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Leib, M., Köbis, N., Rilke, R.M., Hagens, M., & Irlenbusch, B. (2024). Corrupted by Algorithms? How AI-generated and Human-written Advice Shape (Dis)honesty. The Economic Journal, 134, 658, 766-784 (link).

Guenther, C., Lehnen, S., & Rilke, R.M. (2024). Formalization of annual performance feedback and employees’ job satisfaction in the SME context. Journal of Small Business Management, forthcoming (link).

Fišar, M., Greiner, B., Huber, C., Katok, E., Ozkes, A. and the Management Science Reproducibility Collaboration (consortium co-authorship*). (2024). Reproducibility in Management Science. Management Science, forthcoming.

Huynh, T., Stratmann, P., & Rilke, R.M. (2024). No influence of simple moral awareness cues on cheating behaviour in an online experiment. Journal of Behavioral and Experimental Economics, 108 (102126, link).


Fischer, M., Rilke, R.M., & Yurtoglu, B. (2023). When, and why, do teams benefit from self-selection? Experimental Economics, 26, 749-774 (link).

Reggiani T., & Rilke, R.M. (2023). Designing donation incentive contracts for online gig workers. Journal of Business Ethics (forthcoming, link).

Litvinova, Y., Rilke, R.M., & Guenther, C. (2023). Me, myself, and I: Image concerns and honesty in immersive VR. Computers in Human Behavior, 149 (107950, link).


Rilke, R.M., Danilov, A., Irlenbusch, B., Weisel, O., & Shalvi, S. (2021). When leading by example leads to less corrupt collaboration. Journal of Economic Behavior & Organization, 188, 288-306. (link)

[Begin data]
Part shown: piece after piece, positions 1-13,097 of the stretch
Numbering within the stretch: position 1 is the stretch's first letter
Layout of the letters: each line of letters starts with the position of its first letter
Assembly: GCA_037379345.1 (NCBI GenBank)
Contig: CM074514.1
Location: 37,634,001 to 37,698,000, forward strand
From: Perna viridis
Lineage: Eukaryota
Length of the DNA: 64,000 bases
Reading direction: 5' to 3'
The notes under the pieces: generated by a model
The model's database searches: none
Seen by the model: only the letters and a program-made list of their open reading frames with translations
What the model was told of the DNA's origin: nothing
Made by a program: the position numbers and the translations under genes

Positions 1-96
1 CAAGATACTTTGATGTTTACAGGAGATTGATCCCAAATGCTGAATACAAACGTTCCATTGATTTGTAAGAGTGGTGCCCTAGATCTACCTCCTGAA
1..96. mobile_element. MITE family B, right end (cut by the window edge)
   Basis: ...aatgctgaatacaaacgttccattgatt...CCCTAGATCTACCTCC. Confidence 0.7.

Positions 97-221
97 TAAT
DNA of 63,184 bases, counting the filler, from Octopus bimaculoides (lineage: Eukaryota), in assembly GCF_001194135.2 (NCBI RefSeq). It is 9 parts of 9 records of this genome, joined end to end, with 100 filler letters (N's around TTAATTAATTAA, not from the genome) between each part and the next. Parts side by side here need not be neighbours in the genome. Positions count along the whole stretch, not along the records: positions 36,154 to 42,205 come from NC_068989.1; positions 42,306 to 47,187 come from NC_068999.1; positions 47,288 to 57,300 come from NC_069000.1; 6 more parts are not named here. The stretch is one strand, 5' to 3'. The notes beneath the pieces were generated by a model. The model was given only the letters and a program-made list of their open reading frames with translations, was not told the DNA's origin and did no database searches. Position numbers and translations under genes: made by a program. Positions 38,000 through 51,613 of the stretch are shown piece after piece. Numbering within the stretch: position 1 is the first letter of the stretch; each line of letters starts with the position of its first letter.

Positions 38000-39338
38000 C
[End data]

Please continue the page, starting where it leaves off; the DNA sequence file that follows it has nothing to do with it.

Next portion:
Irlenbusch, B., Rilke, R.M., & Walkowitz, G. (2019). Designing feedback in voluntary contribution games: the role of transparency. Experimental Economics, 22(2), 552-576. (link)


Hennig-Schmidt, H., Irlenbusch, B., Rilke, R.M., & Walkowitz, G. (2018). Asymmetric outside options in ultimatum bargaining: a systematic analysis. International Journal of Game Theory, 47(1), 301-329. (link)


Rilke, R.M. (2017). On the duty to give and not to take. Journal of Business Economics, 87(9), 1129-1150. (link)


Conrads, J., Irlenbusch, B., Reggiani, T., Rilke, R.M., Sliwka, D. (2016). How to hire helpers? Evidence from a field experiment. Experimental Economics. 19(3). 577-594. (link)

Rilke, R.M., Schurr A., Barkan R., Shalvi S. (2016). One-by-one or all-at-once? Self-reporting policies and dishonesty. Frontiers in Psychology. 7(113). (link)

Conrads, J., Reggiani, T., Rilke, R.M. (2016). Reducing ambiguity in lotteries: Evidence from a field experiment. Applied Economics Letters. 23(3), 206-211. (link)

Conrads, J., Ellenberger, M., Irlenbusch, B., Ohms, E.N., Rilke, R.M., Walkowitz, G. (2016). Team goal incentives and individual lying behavior. Die Betriebswirtschaft. 76(1). 103. (link)


Lönnqvist, J.E., Rilke, R.M., Walkowitz, G. (2015). On why hypocrisy thrives: Reasonable doubt created by moral posturing can deter punishment. Journal of Experimental Social Psychology. 59. 139-145. (link)


Conrads, J., Irlenbusch, B., Rilke, R.M., Schielke, A., Walkowitz, G. (2014). Honesty in tournaments. Economics Letters. 123(1). 90-93. (link)


Conrads, J., Irlenbusch, B., Rilke, R.M., Walkowitz, G. (2013). Lying and team incentives. Journal of Economic Psychology. 34. 1-7. (link)

* Consortium coauthorship refers to a collaborative approach to research and publication where members of a consortium share authorship of a publication. This is common in large-scale research projects involving multiple researchers and institutions, where the collective effort contributes to the work’s outcome.